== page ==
Janitors union ends strikes, picketing

The new president of the Service Employees International Union has declared an end to strikes and demonstrations in the union's militant, 10-year Justice for Janitors organizing campaign in the District, and called for cooperation rather than confrontation.

In a letter to the Washington real estate community, SEIU President Andrew L. Stern said the militancy of the janitors' campaign has "produced a degree of polarization that serves none of our interests." In his letter, Stern said the union would immediately cease strikes, picketing and demonstrations in the city and that the union would work with the
real estate industry in an effort to reform the city's tax assessment process.

The Justice for Janitors campaign is best known for blocking bridges into Washington during rush hour to dramatize the union's organizing efforts. In one of the biggest disruptions two years ago, morning rush-hour traffic entering the District on the 14th Street bridge was brought to a halt by union members with signs and bullhorns. The union also has staged noisy sidewalk demonstrations outside nonunion office buildings and has sent demonstrators to disrupt government and corporate meetings.

The SEIU represents about 1,700 janitors who clean nearly half of the commercial office buildings in the District. Nationwide, the union has organized nearly 35,000 janitors using the in-your-face organizing tactics that had become the hallmark of the District campaign.

Some of the SEIU's most persistent -- and personal -- actions in recent years have been aimed at CarrAmerica Realty Corp., the District's largest private landlord. The union campaign has attempted to demonize Chairman Oliver T. Carr, in casting him as a heartless villain.

A Carr spokeswoman said yesterday: "We're pleased that the SEIU has chosen a constructive manner in which to communicate with us and the rest of the real estate community. Their decision to focus their efforts directly with the contractors is clearly a more appropriate approach than targeting third parties as has been done in the past."

Stern, in his letter, which the union sent out last week, acknowledged it would take time to heal the wounds of the past 10 years in the city's business commmunity. "Ten years of angry disputes will not be forgotten overnight," he wrote. Stern said in the letter he decided to call the truce after meeting with a number of real estate executives over the past few months. Stern said he concluded that neither side would go away and that for the District to prosper both sides must work together.

Bill Ragan, national director of the SEIU's Justice for Janitors campaign, said the union has not set a timetable for its new effort. "There's no deadline here. Our cease fire removes an obstacle," he said. "We want to show there is an option to blocking bridges."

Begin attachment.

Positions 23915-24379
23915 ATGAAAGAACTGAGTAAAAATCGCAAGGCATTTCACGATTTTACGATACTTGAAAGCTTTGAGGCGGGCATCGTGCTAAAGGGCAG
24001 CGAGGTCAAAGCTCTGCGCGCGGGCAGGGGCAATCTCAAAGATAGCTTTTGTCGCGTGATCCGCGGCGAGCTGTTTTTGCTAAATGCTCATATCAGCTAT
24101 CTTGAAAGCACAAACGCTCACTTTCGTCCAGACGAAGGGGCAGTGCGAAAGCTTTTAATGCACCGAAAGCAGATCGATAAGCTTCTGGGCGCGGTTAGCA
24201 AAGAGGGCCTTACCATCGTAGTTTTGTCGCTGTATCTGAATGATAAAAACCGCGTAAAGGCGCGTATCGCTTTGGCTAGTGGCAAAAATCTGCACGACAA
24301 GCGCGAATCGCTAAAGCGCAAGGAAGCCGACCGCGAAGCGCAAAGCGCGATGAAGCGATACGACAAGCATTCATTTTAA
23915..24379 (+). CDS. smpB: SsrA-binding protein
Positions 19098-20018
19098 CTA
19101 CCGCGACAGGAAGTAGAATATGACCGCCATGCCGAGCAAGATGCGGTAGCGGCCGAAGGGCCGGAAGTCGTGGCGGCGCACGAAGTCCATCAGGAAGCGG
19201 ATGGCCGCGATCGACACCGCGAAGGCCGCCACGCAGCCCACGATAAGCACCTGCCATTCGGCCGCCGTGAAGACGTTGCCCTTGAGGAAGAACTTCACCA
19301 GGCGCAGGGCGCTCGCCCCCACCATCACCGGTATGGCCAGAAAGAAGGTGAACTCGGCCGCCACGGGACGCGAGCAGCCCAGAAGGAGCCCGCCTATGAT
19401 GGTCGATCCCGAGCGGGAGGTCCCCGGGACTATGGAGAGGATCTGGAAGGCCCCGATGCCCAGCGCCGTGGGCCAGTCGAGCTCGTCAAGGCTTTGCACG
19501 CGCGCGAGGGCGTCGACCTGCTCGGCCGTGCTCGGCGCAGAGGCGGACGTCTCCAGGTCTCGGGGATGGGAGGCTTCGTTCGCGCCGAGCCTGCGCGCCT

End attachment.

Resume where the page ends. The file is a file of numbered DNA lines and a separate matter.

The shift in tactics has potential implications for labor relations beyond the Washington area. Stern, 45, was elected SEIU president last year with a reputation as a leader of the new breed of militant union leaders moving into top union positions around the country. He succeeded John F. Sweeney, who was elected president of the AFL-CIO.

As a top aide to Sweeney, Stern was the architect of some of the union's most militant organizing tactics nationwide, including bridge-blocking demonstrations.

In a telephone interview yesterday, Stern said he decided to call the cease fire because "it's just hard to talk when everyone's shooting. Obviously, we're nervous," adding he hoped the action would demonstrate that the SEIU was a multidimensional organization.

Ragan said the union has had "a series of good meetings at pretty high levels" with owners of commercial buildings in the District. "We just feel we've got a dialogue going."
A key to future cooperation between the two sides may be the shift in the union's position on the property tax assessment issue in the District.

After years of legal battles, the SEIU last year succeeded in placing an initiative on the D.C. ballot to change the appeals process. In November, voters overwhelmingly approved the measure, called Initiative 51. Among the changes the law makes is to allow third parties -- such as unions -- to appeal assessments considered too low. Previously, only building owners could appeal assessments and only when they thought their tax bill was too high.

Landlords, working through a coalition of major business groups, have attempted to get the Financial Control Board to overturn the law, arguing it would raise their costs and wreak havoc by making confidential financial information available to competitors. The control board would not veto the initiative, but asked that the measure be softened through regulations that bar nuisance appeals.

Stern said yesterday that the union was willing to work with the landlords to ease the effects of the tax initiative. "Our goal is to have homeowners and business owners pay fairly," he said. "You don't need to have access to confidential proprietary information or third-party intervention to do that."